Steve Dixon, foodservice buying controller of Today’s Group, challenged the conference attendees to “understand how to service and gain an understanding of how our very broad range of wholesalers need help to move their business onwards and upwards”.
Dixon added that it didn’t matter if the caterer buying the products was a celebrity chef or someone running a B amp;B, they can’t meet the needs of the consumer if one part of a seven part recipe is missing. He said that Today’s needs to offer flexibility of ranges to a variety of differing wholesaler sizes, and what might be core for one is fringe for another. “Put simply, if our wholesaler customers want it, the member has to deliver whatever the volume just to retain the business.”
He acknowledged that availability remains an area of improvement for Today’s and asked for help from manufactures to improve forecasting and availability. “Service levels cannot be down to the wholesaler taking excess stocks to meet high minimum drops. I am sure we have wholesalers who would help with pilot schemes of how we can work better together without filling our depots with loads of stock. At the same time, suppliers need to be aware that we have potentially 240 delivery points and continually increasing minimum drops might make manufactures more efficient but wholesalers have neither the space nor the cash to be continually tied up with excess stocks.”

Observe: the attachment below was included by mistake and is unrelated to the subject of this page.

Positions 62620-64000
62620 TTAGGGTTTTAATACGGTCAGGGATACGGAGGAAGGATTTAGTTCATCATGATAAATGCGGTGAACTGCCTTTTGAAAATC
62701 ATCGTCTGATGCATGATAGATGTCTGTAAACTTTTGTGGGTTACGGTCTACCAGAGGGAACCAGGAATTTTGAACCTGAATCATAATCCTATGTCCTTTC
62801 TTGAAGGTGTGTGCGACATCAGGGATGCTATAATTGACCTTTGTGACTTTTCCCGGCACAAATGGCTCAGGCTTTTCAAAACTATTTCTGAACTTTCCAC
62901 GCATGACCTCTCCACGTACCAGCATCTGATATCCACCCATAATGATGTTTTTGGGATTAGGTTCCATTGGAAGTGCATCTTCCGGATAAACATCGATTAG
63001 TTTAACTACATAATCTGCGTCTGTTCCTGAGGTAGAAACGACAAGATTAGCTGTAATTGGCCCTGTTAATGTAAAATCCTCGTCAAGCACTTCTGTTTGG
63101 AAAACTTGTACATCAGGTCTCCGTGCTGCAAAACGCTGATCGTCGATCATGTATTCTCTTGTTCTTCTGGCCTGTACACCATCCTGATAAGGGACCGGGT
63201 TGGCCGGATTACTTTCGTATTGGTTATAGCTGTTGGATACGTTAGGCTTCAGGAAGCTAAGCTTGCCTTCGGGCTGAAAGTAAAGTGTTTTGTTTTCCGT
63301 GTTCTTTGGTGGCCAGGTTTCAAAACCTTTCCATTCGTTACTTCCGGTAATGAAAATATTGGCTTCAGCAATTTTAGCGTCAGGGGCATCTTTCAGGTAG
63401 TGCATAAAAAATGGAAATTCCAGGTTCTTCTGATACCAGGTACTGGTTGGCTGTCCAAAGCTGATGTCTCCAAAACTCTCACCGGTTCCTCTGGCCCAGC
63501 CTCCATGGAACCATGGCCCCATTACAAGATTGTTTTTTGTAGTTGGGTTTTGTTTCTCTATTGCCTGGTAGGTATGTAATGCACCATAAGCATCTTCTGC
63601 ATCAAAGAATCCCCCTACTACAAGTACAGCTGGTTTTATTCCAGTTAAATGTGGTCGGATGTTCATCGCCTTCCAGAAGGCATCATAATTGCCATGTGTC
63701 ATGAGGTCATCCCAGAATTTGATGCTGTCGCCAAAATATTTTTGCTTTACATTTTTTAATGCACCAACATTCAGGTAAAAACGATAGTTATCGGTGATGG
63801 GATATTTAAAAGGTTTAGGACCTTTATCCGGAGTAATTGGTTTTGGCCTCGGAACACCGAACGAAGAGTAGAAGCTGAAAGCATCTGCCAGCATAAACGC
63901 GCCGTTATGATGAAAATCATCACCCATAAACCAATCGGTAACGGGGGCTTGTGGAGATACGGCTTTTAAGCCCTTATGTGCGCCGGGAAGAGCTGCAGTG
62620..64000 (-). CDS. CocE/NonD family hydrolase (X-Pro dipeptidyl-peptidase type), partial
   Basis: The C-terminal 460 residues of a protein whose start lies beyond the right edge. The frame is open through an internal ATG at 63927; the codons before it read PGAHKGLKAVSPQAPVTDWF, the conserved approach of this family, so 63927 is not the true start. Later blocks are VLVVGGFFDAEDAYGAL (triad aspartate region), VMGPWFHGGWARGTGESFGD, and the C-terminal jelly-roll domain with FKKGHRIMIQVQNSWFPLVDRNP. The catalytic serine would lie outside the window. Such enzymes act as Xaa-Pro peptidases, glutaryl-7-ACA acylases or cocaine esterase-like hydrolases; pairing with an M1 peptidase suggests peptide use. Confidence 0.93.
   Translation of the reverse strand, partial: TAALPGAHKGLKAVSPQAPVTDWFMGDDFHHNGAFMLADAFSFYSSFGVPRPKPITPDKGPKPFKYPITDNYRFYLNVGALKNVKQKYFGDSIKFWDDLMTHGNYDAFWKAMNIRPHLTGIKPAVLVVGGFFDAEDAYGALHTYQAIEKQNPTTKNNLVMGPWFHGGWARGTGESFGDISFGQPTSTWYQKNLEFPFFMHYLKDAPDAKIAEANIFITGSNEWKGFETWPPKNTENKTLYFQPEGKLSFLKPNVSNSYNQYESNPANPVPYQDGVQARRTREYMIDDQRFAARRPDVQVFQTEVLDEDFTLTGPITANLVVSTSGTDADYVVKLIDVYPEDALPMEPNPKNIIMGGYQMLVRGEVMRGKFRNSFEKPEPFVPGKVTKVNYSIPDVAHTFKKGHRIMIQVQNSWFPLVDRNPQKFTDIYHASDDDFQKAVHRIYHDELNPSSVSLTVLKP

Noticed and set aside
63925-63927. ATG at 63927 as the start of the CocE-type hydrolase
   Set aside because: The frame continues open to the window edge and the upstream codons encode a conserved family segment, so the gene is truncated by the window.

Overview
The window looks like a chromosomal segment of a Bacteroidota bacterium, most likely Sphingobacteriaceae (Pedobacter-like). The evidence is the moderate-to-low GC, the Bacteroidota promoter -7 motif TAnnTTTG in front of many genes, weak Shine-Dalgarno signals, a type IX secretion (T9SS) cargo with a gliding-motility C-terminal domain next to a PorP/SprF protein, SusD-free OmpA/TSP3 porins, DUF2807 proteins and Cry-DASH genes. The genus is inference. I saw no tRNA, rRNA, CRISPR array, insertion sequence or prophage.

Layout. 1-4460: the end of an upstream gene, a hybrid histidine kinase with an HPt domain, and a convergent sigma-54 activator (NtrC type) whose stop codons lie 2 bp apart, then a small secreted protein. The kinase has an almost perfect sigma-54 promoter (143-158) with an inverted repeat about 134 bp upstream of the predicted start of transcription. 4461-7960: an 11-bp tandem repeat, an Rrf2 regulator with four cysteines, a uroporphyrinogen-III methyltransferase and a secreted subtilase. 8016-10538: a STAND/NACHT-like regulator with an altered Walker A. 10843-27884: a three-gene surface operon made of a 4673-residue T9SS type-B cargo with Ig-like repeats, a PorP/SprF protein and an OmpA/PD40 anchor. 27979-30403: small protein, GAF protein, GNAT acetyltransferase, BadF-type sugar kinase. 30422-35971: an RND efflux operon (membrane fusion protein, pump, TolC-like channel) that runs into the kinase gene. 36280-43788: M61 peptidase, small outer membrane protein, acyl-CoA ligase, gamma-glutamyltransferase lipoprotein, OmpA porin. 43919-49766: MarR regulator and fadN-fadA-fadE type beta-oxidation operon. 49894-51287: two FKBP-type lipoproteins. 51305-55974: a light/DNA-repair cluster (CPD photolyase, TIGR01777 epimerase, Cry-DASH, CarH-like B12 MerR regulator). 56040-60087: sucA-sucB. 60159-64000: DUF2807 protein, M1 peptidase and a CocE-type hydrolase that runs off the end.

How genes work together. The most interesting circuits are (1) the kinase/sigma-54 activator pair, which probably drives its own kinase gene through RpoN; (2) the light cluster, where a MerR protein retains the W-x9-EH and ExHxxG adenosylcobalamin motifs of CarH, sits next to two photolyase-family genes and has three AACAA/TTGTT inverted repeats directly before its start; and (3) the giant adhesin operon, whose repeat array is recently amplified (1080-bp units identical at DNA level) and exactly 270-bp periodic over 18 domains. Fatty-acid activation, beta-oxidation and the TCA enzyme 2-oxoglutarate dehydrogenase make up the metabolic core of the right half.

Allen Watts, executive director of Caterforce, said: “We are delivered wholesalers so do not treat us like cash and carries.” He added that Caterforce members were offering telesales calls through to 1am and the delivery service was flexible to suit the customer’s needs, with some deliveries twice a day and some over the weekend.
To be effective in this, though, Watts said: “We require what we order being delivered on time and in full.” And he echoed Dixon’s comments by saying that reasonable sized minimum orders were needed without significant cost penalties.